He shoved the sharp end of the pipe into the back of the zombie’s neck. He split through the rotting grey flesh and pierced the muscle, which was like the insides of an under ripe orange. He kept on pressing as blood spurted out, kept on pressing and shoving the sharp end of the pipe inside until he felt bone, and then he kept on pressing until he felt the bone crack and then the zombie went still.
It landed at Clarice’s feet. She shuffled away. Her grey jogging bottoms were smeared with blood. Sweat covered her face, dripped from her dark hair.
“Shit,” Sarah said. Hayden noticed Newbie had helped her take down the zombie that she was struggling with. “Thanks for the help. We could’ve handled them but—”
“What the actual hell were you doing out here?” Hayden shouted.
The release of the words took him by surprise. He reached down and dragged his sister up. Adrenaline coursed through his veins as he looked in her eyes, his jaw quivering, his entire body shaking. He could see the way she was looking at him with narrowed eyes, too. Narrowed, curious eyes. Eyes that looked at Hayden in a way that told him she didn’t recognise him.
“It’s okay,” Sarah said. “We had a close call. We—”
“I told you not to come out here,” Hayden shouted. “I specifically frigging told you not to leave the bunker grounds in case exactly frigging this happened.”
“Hey,” Clarice said. She pushed her brother back. “Don’t shout in my face. I appreciate you helping me.”
“Just lay off her,” Newbie said.
Hayden turned and squared up to Newbie. “She’s my sister. My frigging family. Don’t tell me what I can and can’t do.”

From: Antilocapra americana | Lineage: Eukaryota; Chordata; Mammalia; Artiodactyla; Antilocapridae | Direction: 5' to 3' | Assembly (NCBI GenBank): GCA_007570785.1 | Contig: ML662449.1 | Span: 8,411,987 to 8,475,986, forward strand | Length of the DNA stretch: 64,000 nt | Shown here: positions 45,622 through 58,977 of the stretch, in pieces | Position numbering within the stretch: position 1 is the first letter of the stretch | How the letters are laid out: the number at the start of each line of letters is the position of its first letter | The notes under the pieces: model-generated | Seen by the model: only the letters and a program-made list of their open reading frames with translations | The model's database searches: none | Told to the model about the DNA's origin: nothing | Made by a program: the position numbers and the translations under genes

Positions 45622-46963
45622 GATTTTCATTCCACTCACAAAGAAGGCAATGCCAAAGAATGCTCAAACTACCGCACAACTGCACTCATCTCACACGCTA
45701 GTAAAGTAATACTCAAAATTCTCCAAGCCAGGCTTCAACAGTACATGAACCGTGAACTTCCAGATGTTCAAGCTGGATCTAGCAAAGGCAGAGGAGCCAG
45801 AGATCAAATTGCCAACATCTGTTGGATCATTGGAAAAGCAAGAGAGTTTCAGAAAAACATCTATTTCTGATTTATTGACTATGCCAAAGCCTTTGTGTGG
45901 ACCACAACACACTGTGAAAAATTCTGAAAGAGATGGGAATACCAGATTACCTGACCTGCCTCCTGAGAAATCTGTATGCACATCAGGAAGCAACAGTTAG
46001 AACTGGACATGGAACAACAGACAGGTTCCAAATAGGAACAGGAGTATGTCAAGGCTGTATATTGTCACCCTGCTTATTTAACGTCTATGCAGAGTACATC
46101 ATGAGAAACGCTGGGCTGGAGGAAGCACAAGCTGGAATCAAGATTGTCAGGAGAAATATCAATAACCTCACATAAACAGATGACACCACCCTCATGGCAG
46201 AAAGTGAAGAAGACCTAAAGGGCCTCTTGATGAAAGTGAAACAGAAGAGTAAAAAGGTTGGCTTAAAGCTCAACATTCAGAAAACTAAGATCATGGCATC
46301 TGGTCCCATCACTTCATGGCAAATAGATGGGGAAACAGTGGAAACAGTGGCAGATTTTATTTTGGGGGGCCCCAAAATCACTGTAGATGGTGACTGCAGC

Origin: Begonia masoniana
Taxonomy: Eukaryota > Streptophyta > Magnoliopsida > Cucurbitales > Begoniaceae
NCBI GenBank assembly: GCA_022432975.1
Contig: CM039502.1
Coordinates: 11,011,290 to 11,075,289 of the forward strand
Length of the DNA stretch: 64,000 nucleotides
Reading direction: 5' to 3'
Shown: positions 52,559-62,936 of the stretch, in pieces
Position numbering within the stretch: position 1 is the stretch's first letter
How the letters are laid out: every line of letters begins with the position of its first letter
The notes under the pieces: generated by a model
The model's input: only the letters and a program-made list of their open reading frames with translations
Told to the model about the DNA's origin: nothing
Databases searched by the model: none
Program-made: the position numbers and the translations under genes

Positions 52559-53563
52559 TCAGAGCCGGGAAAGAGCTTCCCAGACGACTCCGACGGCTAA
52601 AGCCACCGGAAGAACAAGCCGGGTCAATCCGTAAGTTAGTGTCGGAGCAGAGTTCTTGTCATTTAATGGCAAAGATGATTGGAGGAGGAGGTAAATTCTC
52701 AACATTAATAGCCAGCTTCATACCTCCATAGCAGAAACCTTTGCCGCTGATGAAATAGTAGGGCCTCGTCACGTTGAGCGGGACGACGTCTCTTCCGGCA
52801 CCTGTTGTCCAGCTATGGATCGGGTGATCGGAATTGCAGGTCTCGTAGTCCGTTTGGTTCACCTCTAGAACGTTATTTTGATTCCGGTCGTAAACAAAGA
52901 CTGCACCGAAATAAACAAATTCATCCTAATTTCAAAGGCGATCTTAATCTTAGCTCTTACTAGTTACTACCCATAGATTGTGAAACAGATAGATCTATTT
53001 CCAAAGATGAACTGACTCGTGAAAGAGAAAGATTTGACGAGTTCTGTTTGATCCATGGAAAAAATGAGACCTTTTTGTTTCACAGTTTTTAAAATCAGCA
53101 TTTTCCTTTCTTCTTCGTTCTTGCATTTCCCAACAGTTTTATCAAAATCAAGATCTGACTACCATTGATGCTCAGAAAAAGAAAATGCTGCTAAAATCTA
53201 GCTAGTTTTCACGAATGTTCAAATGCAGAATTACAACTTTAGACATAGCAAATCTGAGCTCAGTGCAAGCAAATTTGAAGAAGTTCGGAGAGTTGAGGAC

Newbie lifted his heavy hands. Pressed them against Hayden’s chest. He stared down at Hayden. “Don’t. You don’t want to fight here. Believe me.”
Hayden backed away and turned to his sister. He stepped over the remains of the dead they’d been burning and grabbed his sister’s skinny arm again. “You stay inside in future. You stay—”
“Oh piss off, Hayden.”
Clarice’s words surprised Hayden. He’d never heard her swear at him. They never argued, not really. They didn’t even bicker much as kids, probably because they were bound together by the collective loss of their older sister.
“I’m just looking out for—”
“I don’t know what frigging guilt complex you have going on inside your head, but you’re right to be feeling it.”
Sarah stepped up to Clarice. “Hun, leave it.”
“No, I won’t leave it,” she said, pushing Sarah’s hand away. She looked Hayden right in his eyes. “All my late teens I’ve had to deal with disappointment after disappointment from you, bro. I’ve had to go through things alone because you were too damned lazy to show up. I’ve had to struggle through my exams, sleep on park benches because I was too scared to go home drunk to Mum and Dad, all because I didn’t have a brother there I could rely on.”
“Don’t you dare blame your drink and drug problems on me.”
“I wouldn’t dream of blaming them on you. But the fact is, you could have been there, Hay. And not just for me. You could’ve been there when Dad needed help retiling the kitchen. You could’ve been there when Mum had a seizure and needed some extra company in A&E.”
“A seizure? When did she—”
“Exactly, Hayden. Exactly. So whatever guilt problems or responsibility bullshit you’ve got going on, don’t take them out on me. I stepped out of these fences. I took that risk. That was my bad. But it’s not for you to criticise like I’m some kind of disobedient child.”
She turned and walked back through the gates at the front of the bunker.
Then, she stopped. Turned around. Looked at Hayden with tearful eyes. “I don’t know exactly what happened in that bedroom with Mum and Dad. I don’t envy what you had to do. But you stepped up. Whatever you had to do, you stepped up. But this man I’m seeing now … I’m seeing nothing more than a coward. A controlling coward. Don’t be that man, brother. Don’t be that person. You’ve isolated enough people in your lifetime to know when to stop.”
She turned and walked up the grassy verge towards the bunker.
Hayden watched her disappear, and although he’d saved her, he saw her drifting further and further away, just like everyone involved with him did eventually.